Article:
Figure 2
Figure 2

PSD-based interference tables of OFDM and FBMC.

In Figure 3, we illustrate how to compute the interference caused by the different subcarriers of F A to a given subcarrier m of system (B). The total interference is the sum of the contribution of each interfering subcarrier m, and can thus be written as
I tot = m F A P ( m ) I ( | m m | ) ,
(7)
Figure 3
Figure 3

Illustration of how to compute the interference caused by a set of subcarriers.

where P(m) is the transmitted power on the m-th interfering subcarrier and I(mm) is the PSD-based interference weight computed in Tables 1 and 2.

Various analysis have been developed based on this interference estimation, e.g., SINR, spectral efficiency analysis in [9, 20], and resource allocation algorithms [14, 20].

According to (1), one can see that the interference remains the same for any timing misalignment between the transmitted signals of both systems since the signals are considered to be non-orthogonal. However, in CP-OFDM systems, the orthogonality between the different transmit signals is maintained as long as the timing misalignment does not exceed the cyclic prefix duration. This example highlights the overestimation of the asynchronous interference term. In fact, the real asynchronous interference is always a function of the timing offset between the considered asynchronous systems that is not taken into account in the PSD-based interference tables generation.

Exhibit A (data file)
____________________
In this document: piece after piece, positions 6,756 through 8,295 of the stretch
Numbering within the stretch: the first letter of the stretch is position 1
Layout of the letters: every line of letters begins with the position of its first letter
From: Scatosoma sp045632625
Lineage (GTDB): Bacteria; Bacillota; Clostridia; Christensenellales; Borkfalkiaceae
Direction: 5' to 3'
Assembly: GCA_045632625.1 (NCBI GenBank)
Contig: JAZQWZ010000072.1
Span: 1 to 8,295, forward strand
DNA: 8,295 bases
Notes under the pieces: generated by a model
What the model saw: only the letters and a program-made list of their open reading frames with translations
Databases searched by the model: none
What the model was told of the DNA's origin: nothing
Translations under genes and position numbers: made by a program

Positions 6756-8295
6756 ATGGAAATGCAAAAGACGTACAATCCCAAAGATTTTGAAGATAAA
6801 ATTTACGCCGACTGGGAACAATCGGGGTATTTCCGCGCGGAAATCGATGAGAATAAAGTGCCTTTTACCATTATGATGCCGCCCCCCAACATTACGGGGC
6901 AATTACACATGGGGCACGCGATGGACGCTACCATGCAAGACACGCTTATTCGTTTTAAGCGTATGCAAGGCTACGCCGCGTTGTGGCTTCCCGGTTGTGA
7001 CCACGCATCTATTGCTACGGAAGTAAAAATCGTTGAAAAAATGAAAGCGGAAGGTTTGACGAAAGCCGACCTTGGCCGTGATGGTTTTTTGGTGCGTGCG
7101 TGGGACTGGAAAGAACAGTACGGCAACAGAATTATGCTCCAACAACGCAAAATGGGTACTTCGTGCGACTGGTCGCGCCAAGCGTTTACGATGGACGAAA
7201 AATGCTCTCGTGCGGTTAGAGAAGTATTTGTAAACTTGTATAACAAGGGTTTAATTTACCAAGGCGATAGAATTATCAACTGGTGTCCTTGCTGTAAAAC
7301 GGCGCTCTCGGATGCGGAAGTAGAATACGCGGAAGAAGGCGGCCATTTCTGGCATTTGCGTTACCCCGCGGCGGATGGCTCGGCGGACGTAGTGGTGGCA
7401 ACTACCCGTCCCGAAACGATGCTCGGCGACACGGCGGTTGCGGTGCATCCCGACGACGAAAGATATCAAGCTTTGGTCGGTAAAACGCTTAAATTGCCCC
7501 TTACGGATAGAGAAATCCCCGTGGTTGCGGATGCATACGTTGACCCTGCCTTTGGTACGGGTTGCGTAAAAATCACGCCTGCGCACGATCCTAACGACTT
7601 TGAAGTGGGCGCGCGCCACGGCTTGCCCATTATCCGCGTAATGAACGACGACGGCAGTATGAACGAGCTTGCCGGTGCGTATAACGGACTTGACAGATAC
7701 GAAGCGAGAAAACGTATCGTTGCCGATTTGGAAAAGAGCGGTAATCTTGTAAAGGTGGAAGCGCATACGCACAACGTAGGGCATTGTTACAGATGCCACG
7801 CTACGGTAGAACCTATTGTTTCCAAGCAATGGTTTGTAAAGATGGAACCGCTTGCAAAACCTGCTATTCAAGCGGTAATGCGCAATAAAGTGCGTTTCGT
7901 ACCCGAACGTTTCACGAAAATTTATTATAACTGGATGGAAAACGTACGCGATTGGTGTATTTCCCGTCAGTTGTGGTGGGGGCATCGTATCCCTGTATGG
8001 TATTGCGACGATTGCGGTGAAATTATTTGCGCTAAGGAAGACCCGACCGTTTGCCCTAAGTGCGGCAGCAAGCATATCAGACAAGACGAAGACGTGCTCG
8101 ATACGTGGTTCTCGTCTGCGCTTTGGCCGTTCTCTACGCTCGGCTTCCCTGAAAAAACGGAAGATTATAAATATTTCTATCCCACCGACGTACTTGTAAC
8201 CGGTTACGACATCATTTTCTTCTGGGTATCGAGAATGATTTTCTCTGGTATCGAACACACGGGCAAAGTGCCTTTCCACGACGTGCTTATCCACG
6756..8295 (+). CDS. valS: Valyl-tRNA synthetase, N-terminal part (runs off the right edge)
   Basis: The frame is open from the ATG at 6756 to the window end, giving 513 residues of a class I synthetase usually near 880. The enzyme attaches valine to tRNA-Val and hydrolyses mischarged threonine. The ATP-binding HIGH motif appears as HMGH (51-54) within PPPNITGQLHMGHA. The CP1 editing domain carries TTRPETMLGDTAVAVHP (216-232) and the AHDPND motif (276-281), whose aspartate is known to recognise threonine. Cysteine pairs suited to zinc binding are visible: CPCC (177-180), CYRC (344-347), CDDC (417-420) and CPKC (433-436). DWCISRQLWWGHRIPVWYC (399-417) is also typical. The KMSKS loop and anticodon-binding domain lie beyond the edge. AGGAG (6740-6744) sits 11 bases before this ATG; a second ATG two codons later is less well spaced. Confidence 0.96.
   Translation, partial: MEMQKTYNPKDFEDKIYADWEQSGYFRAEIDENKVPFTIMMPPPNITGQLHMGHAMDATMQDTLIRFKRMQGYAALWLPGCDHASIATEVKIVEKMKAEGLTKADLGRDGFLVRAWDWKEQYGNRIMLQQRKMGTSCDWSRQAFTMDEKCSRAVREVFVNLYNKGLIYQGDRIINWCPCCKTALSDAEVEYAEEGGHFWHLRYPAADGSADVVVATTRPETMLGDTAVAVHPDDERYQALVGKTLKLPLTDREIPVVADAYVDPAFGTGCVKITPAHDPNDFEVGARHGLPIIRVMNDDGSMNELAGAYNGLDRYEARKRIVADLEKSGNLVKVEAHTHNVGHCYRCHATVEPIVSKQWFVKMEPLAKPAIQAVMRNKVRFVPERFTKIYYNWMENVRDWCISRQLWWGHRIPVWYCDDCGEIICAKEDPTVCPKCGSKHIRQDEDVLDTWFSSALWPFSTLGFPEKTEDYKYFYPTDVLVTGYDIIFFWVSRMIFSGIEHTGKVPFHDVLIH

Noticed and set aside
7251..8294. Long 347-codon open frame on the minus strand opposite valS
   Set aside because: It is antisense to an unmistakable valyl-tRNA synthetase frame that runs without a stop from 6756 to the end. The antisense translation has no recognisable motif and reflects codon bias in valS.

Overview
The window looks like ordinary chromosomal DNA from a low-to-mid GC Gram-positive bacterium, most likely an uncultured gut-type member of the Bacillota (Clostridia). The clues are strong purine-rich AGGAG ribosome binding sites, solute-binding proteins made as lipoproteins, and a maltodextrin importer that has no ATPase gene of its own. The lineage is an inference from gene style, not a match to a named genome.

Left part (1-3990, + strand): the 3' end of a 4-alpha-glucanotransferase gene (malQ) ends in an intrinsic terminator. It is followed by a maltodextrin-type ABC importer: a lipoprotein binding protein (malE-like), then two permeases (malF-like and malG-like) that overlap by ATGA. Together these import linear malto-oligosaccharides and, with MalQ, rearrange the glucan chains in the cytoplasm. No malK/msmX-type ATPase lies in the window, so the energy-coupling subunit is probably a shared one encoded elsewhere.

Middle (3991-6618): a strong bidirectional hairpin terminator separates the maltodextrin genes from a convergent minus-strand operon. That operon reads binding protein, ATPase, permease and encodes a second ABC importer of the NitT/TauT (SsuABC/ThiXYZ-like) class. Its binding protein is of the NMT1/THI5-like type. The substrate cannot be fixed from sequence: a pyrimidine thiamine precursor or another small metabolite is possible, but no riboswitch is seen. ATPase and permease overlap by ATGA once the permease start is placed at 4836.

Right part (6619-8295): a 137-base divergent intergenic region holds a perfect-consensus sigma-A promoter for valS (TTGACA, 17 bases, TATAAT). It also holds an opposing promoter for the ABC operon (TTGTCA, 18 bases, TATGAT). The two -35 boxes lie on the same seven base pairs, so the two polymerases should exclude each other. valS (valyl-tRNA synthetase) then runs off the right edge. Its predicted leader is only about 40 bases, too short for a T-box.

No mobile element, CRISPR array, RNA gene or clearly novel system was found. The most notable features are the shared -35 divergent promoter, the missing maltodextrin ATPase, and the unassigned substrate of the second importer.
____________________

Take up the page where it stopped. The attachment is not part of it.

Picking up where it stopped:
In the next section, we propose new interference tables that model the correlation between the interfering subcarrier and the victim one considering the timing offset between them in addition to the different parameters already considered by the PSD-based interference tables.

3 Instantaneous OFDM/FBMC interference tables